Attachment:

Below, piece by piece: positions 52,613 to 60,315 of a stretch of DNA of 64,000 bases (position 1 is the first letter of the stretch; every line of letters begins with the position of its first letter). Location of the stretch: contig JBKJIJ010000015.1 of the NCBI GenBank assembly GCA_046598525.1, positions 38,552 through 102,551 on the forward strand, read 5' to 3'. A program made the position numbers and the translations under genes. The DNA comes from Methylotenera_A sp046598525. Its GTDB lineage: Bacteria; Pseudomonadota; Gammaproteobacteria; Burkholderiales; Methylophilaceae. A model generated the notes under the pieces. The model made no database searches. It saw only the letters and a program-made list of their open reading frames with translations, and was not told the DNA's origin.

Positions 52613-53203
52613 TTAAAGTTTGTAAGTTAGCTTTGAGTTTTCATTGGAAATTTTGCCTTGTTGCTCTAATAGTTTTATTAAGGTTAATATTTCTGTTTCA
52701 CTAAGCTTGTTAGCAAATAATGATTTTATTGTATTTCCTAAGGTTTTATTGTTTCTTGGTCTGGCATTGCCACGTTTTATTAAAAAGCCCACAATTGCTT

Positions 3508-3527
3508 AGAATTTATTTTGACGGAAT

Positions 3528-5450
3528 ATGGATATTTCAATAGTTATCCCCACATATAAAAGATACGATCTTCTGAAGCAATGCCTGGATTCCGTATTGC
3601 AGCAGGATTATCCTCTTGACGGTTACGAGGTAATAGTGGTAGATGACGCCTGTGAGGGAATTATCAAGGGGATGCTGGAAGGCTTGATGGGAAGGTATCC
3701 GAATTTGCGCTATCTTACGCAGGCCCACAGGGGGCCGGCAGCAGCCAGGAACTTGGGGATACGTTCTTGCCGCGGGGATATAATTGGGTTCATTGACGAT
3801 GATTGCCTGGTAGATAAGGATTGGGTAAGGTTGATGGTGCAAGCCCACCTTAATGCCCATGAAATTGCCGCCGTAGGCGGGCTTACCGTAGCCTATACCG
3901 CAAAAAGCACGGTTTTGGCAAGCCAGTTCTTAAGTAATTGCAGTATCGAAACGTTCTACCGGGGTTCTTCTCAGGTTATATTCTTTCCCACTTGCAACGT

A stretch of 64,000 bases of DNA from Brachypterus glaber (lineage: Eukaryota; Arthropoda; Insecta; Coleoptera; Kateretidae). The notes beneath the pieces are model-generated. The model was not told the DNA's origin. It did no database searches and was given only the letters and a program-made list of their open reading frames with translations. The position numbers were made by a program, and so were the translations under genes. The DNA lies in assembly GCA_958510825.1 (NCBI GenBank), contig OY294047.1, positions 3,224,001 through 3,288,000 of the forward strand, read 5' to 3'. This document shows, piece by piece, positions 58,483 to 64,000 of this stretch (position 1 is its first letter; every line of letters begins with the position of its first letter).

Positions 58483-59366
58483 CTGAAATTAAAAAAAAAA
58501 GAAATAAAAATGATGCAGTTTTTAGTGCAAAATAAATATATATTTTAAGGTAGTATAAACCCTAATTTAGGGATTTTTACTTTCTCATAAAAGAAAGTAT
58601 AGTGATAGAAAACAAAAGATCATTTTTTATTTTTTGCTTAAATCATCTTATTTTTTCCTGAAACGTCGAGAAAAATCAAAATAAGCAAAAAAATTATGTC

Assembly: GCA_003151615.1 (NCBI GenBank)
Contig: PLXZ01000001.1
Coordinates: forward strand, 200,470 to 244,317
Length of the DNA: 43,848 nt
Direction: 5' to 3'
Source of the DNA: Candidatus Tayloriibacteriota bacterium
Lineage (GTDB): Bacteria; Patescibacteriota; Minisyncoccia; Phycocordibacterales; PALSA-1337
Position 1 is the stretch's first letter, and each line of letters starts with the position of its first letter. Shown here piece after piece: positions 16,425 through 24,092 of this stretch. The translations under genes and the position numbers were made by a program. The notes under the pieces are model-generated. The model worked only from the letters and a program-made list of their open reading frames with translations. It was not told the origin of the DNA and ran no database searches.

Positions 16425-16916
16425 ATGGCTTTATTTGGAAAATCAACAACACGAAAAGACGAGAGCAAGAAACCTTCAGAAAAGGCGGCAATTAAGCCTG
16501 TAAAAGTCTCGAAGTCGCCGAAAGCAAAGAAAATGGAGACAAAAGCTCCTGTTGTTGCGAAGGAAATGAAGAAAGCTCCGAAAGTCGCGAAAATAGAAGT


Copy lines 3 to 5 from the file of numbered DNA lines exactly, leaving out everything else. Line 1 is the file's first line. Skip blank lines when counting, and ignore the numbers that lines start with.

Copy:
52613 TTAAAGTTTGTAAGTTAGCTTTGAGTTTTCATTGGAAATTTTGCCTTGTTGCTCTAATAGTTTTATTAAGGTTAATATTTCTGTTTCA
52701 CTAAGCTTGTTAGCAAATAATGATTTTATTGTATTTCCTAAGGTTTTATTGTTTCTTGGTCTGGCATTGCCACGTTTTATTAAAAAGCCCACAATTGCTT

Positions 3508-3527